Earth Week 2014 promoted sustainability through 15 different events.Bri Castellini (2014) | Student Writer
For years, the administration and student body of Pacific University have focused on campus sustainability, through insisting cafeteria ingredients be purchased locally and offering majors in environmental studies and sustainable design. During no event is this commitment to the environment more obvious than Earth Week, a yearly celebration of all things environment-friendly. This year, gatherings included two “stuff swaps,” where students exchange unwanted items with other students instead of throwing them away, speaker Phil Mote, a climate scientist discussing the politics of climate change, and a vegan bake sale, which is exactly what it sounds like.
Though Earth Week celebrations lasted only seven days, the planning for the events began as early as fall semester. Fallon Harris '14, a sustainable design major, along with the rest of the Environmental & Civic Action (ECA) Core group on campus, has been meeting twice a month since fall in order to pull off the over fifteen Earth Week events. This level of early preparation was incredibly important, because as Harris tells it, their ECA-Core attendance fell during the spring, leaving the three seniors in the group mostly alone when wrapping up the planning.
“This was probably the biggest challenge we faced- lots of work and not enough people, all of whom were tied up with Capstones,” she explains.
Luckily, a partnership with the Center for a Sustainable Society on campus helped pull all the loose ends together, and Earth Week 2014 was widely regarded as an absolute success.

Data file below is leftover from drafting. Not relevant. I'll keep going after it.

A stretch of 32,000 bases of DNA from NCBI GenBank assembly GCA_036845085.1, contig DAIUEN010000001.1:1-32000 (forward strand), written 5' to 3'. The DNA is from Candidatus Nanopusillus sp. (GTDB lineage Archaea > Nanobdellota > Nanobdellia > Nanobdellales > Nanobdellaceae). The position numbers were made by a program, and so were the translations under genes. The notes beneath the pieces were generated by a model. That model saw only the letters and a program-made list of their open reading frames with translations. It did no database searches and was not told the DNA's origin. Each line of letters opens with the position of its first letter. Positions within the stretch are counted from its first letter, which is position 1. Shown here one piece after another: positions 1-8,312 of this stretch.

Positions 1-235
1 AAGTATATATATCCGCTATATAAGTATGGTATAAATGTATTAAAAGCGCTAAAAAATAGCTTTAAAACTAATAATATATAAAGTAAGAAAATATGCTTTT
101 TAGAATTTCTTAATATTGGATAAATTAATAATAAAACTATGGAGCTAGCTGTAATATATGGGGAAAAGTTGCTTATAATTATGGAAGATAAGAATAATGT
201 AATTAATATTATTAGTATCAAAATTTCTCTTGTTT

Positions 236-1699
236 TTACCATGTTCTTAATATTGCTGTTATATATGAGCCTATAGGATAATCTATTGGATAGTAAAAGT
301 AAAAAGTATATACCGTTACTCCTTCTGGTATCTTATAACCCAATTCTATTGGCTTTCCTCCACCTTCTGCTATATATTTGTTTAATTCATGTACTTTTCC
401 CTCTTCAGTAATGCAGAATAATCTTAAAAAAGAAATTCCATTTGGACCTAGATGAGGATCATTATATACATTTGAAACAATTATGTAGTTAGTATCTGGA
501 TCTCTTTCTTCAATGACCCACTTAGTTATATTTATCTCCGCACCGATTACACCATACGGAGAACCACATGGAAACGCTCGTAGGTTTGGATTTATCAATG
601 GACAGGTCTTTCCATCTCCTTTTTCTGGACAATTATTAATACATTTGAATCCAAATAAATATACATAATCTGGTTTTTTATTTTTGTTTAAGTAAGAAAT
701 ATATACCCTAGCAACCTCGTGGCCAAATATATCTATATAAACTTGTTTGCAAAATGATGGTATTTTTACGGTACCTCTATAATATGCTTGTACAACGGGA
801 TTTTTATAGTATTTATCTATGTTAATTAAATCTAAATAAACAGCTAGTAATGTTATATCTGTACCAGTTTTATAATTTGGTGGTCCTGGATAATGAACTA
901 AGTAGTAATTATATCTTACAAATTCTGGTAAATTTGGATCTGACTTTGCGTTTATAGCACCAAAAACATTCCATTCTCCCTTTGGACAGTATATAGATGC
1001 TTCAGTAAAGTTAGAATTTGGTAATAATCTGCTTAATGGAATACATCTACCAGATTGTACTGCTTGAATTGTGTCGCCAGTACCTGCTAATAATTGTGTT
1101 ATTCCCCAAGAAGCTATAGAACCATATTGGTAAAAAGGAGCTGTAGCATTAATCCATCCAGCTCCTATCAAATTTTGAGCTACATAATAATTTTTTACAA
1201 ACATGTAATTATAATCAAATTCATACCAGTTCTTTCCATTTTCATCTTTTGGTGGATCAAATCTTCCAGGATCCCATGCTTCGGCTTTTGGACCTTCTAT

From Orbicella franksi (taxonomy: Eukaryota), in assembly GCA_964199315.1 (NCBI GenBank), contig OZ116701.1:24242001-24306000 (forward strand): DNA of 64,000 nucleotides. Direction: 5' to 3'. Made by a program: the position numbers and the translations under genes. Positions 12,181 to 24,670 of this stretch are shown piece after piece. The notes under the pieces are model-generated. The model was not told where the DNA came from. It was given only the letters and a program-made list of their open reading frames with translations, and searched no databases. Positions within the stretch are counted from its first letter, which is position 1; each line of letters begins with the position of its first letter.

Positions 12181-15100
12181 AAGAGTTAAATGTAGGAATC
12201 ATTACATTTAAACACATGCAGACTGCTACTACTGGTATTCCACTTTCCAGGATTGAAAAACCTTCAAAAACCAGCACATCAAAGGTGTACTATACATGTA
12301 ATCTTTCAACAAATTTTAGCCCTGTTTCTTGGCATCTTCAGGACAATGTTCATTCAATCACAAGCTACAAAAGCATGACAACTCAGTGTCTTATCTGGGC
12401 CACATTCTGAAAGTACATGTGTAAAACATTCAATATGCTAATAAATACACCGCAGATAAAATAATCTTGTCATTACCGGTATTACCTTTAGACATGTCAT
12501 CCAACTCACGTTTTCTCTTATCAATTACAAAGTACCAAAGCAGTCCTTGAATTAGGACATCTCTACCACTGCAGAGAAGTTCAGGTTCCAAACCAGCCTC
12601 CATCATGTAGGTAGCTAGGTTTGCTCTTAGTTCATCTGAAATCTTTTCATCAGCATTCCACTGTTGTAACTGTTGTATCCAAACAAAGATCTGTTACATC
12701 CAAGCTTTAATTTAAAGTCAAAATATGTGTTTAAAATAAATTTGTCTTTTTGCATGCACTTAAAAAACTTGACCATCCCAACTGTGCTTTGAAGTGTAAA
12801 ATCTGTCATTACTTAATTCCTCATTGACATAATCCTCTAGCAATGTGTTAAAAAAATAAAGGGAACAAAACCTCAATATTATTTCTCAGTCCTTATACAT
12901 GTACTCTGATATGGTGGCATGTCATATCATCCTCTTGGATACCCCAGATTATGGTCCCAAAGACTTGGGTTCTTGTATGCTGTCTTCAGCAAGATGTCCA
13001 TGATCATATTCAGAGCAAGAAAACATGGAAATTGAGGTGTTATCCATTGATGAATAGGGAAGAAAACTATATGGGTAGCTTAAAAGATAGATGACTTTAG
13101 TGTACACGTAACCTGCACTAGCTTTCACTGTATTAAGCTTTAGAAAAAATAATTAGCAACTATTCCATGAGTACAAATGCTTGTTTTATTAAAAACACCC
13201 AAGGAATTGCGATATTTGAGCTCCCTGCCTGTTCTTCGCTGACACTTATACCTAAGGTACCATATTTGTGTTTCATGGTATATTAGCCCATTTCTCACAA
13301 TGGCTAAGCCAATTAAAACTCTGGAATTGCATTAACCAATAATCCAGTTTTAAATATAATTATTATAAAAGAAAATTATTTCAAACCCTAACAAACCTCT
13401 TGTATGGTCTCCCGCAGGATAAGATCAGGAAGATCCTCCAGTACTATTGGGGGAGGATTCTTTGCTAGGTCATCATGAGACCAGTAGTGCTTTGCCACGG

One of the largest events was the Natural Vibrations Earth Day Concert, held on a bustling Saturday night. “Hawaii's original party band” played a set during dinner in the University Center, helping to raise money for the Doernbecher Children's Hospital Toy Drive. Since 1996, “Natty Vibes” has released 6 full length albums with strong roots in reggae, rock and pop, and all in attendance agreed it was the perfect way to kick off Earth Week in style.
Another popular event was speaker Phil Mote, professor at Oregon State University and member of the Intergovernmental Panel on Climate Change (IPCC). Mote was billed as discussing the science, politics, and economics of climate change and how it's the world's biggest current environmental challenge, and he did not disappoint.
“It was great to listen and meet someone who is working with the largest body of scientists in the world,” Harris recalls, “[scientists] who are working everyday to help make our world better.”
The week ended with a pizza party and bonfire at the B-Street farm, one of Harris' self-professed favorite campus locations. All pizza ingredients were fresh, many from B-Street itself, providing students with a sustainable and delicious Friday night.
“Using the wood-fired cob oven to cook tasty pizza is always awesome.” Harris commented, the sounds of a crackling bonfire and smell of a job well done likely coming to mind.
Though Earth Week only happens seven days out of the year, the campus ECA-Core group, as well as the Center for a Sustainable Society agree that lessons learned during the fun-filled week can be implemented year-round. Harris has plenty of knowledge to impart on her fellow students, and was more than happy offer some tips to a more sustainable you.
“Be conscious of what you buy, as well as how much you consume. Read labels. Ask questions. Turn lights off; don't let the water run. Take public transportation or ride a bike. Eat and shop local. Choose organic as much as possible,” she listed simply.
Most importantly, Harris offers with a smile that we must all “stop, observe, and appreciate the beautiful world around you.” And with week-long celebrations of our incredible planet organized by people with passion, how could we not?